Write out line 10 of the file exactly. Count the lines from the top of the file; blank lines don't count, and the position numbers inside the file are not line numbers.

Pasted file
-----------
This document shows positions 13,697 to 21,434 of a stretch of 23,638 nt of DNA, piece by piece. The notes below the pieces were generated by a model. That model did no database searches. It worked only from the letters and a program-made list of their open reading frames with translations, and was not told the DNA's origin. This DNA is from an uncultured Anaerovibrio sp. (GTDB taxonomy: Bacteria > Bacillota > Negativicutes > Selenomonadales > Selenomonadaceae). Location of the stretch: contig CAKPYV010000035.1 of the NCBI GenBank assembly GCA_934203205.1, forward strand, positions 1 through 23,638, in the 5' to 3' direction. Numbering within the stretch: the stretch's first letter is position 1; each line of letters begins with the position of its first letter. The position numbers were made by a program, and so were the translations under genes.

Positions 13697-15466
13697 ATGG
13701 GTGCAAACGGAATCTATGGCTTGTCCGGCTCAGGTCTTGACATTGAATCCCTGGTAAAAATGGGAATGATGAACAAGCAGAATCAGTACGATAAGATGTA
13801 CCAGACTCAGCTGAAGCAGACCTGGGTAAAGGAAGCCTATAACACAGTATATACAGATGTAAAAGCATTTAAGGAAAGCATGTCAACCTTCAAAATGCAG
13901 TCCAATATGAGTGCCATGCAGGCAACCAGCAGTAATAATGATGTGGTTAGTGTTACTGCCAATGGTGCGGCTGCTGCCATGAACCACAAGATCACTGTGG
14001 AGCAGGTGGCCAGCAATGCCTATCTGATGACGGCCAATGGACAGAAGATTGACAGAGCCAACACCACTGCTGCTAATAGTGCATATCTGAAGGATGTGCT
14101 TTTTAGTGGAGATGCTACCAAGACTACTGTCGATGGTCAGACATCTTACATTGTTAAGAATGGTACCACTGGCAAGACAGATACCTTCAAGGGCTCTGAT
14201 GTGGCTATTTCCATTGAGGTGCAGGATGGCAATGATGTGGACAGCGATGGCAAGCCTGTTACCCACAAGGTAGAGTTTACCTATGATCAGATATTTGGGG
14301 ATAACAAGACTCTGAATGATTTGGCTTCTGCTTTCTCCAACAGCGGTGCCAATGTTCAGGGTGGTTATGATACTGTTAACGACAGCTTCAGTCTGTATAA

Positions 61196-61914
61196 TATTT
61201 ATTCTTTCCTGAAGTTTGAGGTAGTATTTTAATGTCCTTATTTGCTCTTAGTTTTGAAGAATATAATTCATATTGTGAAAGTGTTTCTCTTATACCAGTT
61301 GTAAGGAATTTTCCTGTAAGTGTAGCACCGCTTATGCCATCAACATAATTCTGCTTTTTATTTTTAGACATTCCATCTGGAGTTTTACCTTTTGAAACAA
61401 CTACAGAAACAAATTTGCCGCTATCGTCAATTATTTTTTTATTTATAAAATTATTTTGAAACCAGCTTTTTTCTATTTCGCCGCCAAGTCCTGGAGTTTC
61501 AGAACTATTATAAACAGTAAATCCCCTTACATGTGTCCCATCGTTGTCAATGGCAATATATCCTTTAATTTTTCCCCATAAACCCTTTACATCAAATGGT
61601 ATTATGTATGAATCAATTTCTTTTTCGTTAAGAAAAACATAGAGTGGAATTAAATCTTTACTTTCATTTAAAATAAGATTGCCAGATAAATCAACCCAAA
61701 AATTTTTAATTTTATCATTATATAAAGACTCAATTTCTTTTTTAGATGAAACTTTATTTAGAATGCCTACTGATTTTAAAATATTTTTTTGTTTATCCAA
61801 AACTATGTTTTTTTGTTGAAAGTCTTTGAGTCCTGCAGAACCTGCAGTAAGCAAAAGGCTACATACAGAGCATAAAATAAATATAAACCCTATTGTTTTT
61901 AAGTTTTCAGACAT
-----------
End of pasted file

14301 ATAACAAGACTCTGAATGATTTGGCTTCTGCTTTCTCCAACAGCGGTGCCAATGTTCAGGGTGGTTATGATACTGTTAACGACAGCTTCAGTCTGTATAA